Liechtenstein is a constitutional monarchy
where the head of state is the prince. The country has a
parliamentary regime with elements of direct democracy.
At the same time, Liechtenstein is Europe's only
monarchy where a large part of the power still rests
with the regent.
The princess title is inherited on the male side. The
head of state has been Hans-Adam II (born 1945) since
1989 but in 2004 he handed over the government
responsibility to his son, Crown Prince Alois (born
Total population and chart of Liechtenstein for years of 2020, 2021, 2022, 2023 and 2024. Also covers population density, birth rate, death rate and population growth rates.
The prince has the right to appoint and dismiss the
government. He appoints judges and can veto legislative
proposals. Previously, Parliament could appeal to the
Supreme Court if it disagreed with the prince about how
the Constitution should be interpreted, but that
possibility is now gone. A large number of citizens
believe that the prince guarantees stability in the
country. A proposal to limit the powers of the prince
was voted down in the 2012 referendum (see Modern
However, as in Switzerland, there are elements of
direct democracy that give citizens far-reaching
political rights. They can themselves submit legislative
proposals, or request a referendum on Parliament's
decision, if 1,000 people or three of the eleven
municipalities support the requirement. In case of
constitutional changes or in the case of international
agreements, 1,500 people or four municipalities are
required. However, Parliament may declare a decision in
advance as a matter of particular importance and thus
prevent a referendum. The annual budget is always
Parliament, the country, has 25 members elected in
general, proportional elections every four years. Of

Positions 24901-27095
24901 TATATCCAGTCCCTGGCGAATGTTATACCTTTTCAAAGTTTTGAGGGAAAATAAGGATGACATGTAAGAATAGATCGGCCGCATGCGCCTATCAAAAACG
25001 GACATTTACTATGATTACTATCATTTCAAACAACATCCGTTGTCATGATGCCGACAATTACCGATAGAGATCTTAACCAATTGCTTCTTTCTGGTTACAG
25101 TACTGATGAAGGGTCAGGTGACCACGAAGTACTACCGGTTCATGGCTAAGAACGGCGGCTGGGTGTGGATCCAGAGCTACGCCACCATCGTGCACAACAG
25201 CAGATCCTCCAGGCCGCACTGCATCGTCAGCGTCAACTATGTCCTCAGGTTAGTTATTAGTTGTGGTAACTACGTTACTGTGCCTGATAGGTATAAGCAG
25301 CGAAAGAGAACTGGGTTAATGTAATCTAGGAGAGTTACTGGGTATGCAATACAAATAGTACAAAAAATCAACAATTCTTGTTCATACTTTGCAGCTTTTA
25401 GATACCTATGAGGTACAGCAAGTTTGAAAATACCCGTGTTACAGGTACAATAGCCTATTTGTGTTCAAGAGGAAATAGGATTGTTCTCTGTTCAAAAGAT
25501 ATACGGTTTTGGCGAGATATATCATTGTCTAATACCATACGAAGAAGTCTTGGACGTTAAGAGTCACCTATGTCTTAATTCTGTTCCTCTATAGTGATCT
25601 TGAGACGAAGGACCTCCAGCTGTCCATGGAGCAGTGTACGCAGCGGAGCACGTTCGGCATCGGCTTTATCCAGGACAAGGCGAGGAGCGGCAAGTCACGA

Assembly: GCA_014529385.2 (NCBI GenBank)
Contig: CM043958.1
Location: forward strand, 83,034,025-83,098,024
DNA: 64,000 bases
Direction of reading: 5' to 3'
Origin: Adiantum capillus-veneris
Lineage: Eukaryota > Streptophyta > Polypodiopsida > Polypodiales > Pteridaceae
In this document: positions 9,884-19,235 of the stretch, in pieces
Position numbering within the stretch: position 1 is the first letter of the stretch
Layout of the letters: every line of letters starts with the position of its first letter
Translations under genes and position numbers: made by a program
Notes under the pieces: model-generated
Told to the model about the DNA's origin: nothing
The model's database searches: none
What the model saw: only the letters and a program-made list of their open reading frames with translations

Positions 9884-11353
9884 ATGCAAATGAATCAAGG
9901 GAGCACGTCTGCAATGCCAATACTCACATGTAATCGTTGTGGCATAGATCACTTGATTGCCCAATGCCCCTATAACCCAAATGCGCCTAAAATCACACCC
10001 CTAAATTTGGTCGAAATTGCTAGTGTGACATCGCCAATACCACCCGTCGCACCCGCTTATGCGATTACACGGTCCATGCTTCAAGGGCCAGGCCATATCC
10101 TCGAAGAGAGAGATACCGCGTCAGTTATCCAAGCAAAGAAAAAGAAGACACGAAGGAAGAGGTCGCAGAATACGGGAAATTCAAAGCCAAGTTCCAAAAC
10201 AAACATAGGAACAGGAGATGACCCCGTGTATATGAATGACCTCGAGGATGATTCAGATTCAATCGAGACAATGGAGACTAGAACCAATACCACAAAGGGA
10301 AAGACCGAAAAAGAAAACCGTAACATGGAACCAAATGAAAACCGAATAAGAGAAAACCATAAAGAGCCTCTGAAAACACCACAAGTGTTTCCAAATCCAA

these, 15 come from the northern part of Oberland and 10
come from the south, Unterland. Female suffrage was
first introduced in 1984. Legislative power is exercised
by the landowner together with the prince. According to
the Constitution, the government must have five members
appointed by the land day and approved by the prince.
The voting age is 18 and there is a duty to vote.
Parties must get at least 8 percent of the vote to
enter the country. Politics is characterized by
stability. Two parties generally dominate and form a
coalition government together: the Federation of the
Federation (Vaterländische Union, VU) and the
Progressive Citizens' Party (Fortschrittliche
Bürgerpartei, FBP). Both were formed after the First
World War and are conservative, Catholic and monarchist.
VU is regarded as the more liberal of the two.
The environmental party The Free List (Freie List,
FL) was formed in 1985 and entered the country eight
years later. The Independents (Die Unabhengigen, DU)
were formed by a defender from VU prior to the 2013
elections and at one time took office in Parliament.
The judiciary has two levels before the Supreme
Court. In addition, there is an administrative court for
review of government decisions and a constitutional
court. All the courts are in Vaduz.